Two Groups Upset Over Reported Ban Of Confederate Flag

FRANKLIN, Tenn. — The Sons of Confederate Veterans on Tuesday criticized a mayor
who reportedly didn’t want the Confederate flag flown during an anniversary ceremony
of a Civil War battle, and another group has announced plans to file suit.

SURVEY: Should The Confederate Flag Be Allowed To Fly At The Battle Of Franklin

Franklin Mayor Tom Miller said the Confederate flag is an anathema to some
and didn’t want the flag at the upcoming Battle of Franklin commemoration, The
Tennessean reported in a story posted on its Web site Tuesday.

But a city spokeswoman later claimed the mayor was misunderstood and that he
only wanted to keep the flag from being displayed on a flagpole in the middle
of the city square.

The Battle of Franklin on Nov. 30, 1864, is considered one of the bloodiest
battles of the war. Thousands of soldiers died when the Confederate Army of
Tennessee attacked Union lines on the outskirts of Nashville.

City spokeswoman Monique McCullough said the plan was to have an individual
hold the Confederate flag, but Miller said he didn’t want it flown high on the
flagpole. Miller did not return calls for comment on Tuesday.

"He was concerned all the attention would be paid to the Confederate flag,"
McCullough said. "He certainly didn’t ban the flag from being flown. That’s
a First Amendment right."

McCullough said the city wants the ceremony to reflect the historic importance
of the battle as a precursor to the end of fighting between the Confederate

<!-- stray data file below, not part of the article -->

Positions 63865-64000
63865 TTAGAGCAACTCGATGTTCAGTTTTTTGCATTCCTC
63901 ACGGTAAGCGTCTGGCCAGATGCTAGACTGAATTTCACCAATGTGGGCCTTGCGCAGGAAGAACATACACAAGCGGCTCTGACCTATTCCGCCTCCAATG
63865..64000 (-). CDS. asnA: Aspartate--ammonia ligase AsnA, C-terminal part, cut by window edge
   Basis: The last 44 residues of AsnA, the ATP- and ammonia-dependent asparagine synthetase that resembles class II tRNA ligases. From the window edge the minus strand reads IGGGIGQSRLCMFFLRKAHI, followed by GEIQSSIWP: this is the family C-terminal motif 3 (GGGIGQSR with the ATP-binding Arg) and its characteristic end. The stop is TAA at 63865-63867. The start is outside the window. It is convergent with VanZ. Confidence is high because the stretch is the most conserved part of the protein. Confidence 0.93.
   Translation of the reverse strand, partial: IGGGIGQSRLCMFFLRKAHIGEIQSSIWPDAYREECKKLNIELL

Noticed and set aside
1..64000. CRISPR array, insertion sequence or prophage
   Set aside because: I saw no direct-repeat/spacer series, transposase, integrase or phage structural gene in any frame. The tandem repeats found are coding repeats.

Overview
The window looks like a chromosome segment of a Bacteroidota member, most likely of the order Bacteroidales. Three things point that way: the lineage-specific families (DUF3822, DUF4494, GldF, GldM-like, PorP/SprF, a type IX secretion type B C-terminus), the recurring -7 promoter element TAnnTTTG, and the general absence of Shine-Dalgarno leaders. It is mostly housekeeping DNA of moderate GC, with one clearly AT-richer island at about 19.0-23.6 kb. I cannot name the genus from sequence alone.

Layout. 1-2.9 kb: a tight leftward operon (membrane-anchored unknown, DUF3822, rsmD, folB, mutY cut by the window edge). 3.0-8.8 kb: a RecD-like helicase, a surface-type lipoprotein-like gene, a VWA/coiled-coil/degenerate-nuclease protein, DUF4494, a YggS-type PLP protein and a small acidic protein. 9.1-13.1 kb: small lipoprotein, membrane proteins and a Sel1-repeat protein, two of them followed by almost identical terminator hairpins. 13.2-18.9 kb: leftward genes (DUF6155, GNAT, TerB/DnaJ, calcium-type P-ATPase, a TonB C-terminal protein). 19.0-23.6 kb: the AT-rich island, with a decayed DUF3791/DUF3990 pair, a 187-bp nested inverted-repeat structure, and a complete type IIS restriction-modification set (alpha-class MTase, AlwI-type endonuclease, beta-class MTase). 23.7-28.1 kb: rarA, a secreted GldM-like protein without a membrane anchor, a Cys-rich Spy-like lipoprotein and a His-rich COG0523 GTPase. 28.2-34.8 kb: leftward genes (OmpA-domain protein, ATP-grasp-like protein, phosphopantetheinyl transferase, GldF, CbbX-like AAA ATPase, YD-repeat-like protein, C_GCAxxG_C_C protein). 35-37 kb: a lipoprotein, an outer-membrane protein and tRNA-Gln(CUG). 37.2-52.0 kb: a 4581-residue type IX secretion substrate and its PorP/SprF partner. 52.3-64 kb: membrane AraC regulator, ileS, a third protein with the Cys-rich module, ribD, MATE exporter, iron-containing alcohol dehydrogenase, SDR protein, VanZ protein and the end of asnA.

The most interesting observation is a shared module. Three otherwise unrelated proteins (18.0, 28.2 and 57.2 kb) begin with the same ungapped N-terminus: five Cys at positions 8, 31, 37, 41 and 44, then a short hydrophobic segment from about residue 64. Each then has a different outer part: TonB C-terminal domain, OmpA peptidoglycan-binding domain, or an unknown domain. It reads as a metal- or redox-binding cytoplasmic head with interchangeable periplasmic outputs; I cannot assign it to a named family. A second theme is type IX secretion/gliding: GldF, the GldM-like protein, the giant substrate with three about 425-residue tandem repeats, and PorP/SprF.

and Union forces.

"He wanted to make sure that both flags would be shown," she said.

Chris Sullivan, commander in chief of the Sons of Confederate Veterans, first
said after hearing the mayor’s reported comments that he thought the mayor wanted
to sanitize history.

"The Confederate flag is an important reminder to Southerners who only
want to honor their ancestors," Sullivan said. "We find Mr. Miller’s
lack of understanding and willful disregard of the opinions of others insulting."

But after hearing of the city’s later effort to clarify the mayor’s remarks,
Sullivan said "if they are saying they will allow the Confederate flag
to be a part of the program, that would certainly mitigate our concerns."

On Wednesday, the Tennessee League of the South announced in a press release
"its intentions to file a federal ‘First Amendment’ lawsuit against the
city of Franklin, Tenn. if Mayor Tom Miller and Police Chief Jackie Moore should
pursue their proposed course of denying the presence of Confederate symbols
at the Nov. 30 ceremony commemorating the Battle of Franklin."

League Chariman David O. Jones said, "It is exactly this type of oppression
from elected and appointed public officials which must be exposed and opposed.
The First Amendment to the U.S. Constitution was penned by a southerner. It
was southerners who fought for its inclusion in the Constitution and it appears
that Southerners must continue to fight for its application."

The commemoration in Franklin’s square will be the first time this event has
been held, McCullough said.

Copyright 2006 by The Associated Press

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